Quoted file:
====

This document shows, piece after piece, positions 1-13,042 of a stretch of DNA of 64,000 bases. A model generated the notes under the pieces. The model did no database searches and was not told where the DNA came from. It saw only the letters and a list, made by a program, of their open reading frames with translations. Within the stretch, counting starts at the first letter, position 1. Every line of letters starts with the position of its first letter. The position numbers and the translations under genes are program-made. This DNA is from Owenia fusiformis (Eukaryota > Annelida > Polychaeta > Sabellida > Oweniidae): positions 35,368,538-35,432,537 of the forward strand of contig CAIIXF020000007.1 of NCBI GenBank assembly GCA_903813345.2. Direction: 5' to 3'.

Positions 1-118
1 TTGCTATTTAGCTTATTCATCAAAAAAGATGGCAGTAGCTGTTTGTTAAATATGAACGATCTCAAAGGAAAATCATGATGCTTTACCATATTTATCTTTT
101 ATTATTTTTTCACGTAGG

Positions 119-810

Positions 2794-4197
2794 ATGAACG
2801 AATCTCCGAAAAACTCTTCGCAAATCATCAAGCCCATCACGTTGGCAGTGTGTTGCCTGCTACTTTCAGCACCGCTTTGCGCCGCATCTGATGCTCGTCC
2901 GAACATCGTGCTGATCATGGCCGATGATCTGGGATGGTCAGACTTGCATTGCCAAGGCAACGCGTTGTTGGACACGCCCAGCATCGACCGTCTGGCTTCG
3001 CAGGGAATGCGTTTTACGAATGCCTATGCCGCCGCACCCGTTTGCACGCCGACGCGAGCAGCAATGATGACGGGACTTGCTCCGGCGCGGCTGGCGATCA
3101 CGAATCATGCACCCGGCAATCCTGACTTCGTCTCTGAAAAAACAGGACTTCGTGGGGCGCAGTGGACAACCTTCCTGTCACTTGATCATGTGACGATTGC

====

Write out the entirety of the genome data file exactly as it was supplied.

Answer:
This document shows, piece after piece, positions 1-13,042 of a stretch of DNA of 64,000 bases. A model generated the notes under the pieces. The model did no database searches and was not told where the DNA came from. It saw only the letters and a list, made by a program, of their open reading frames with translations. Within the stretch, counting starts at the first letter, position 1. Every line of letters starts with the position of its first letter. The position numbers and the translations under genes are program-made. This DNA is from Owenia fusiformis (Eukaryota > Annelida > Polychaeta > Sabellida > Oweniidae): positions 35,368,538-35,432,537 of the forward strand of contig CAIIXF020000007.1 of NCBI GenBank assembly GCA_903813345.2. Direction: 5' to 3'.

Positions 1-118
1 TTGCTATTTAGCTTATTCATCAAAAAAGATGGCAGTAGCTGTTTGTTAAATATGAACGATCTCAAAGGAAAATCATGATGCTTTACCATATTTATCTTTT
101 ATTATTTTTTCACGTAGG

Positions 119-810

Positions 2794-4197
2794 ATGAACG
2801 AATCTCCGAAAAACTCTTCGCAAATCATCAAGCCCATCACGTTGGCAGTGTGTTGCCTGCTACTTTCAGCACCGCTTTGCGCCGCATCTGATGCTCGTCC
2901 GAACATCGTGCTGATCATGGCCGATGATCTGGGATGGTCAGACTTGCATTGCCAAGGCAACGCGTTGTTGGACACGCCCAGCATCGACCGTCTGGCTTCG
3001 CAGGGAATGCGTTTTACGAATGCCTATGCCGCCGCACCCGTTTGCACGCCGACGCGAGCAGCAATGATGACGGGACTTGCTCCGGCGCGGCTGGCGATCA
3101 CGAATCATGCACCCGGCAATCCTGACTTCGTCTCTGAAAAAACAGGACTTCGTGGGGCGCAGTGGACAACCTTCCTGTCACTTGATCATGTGACGATTGC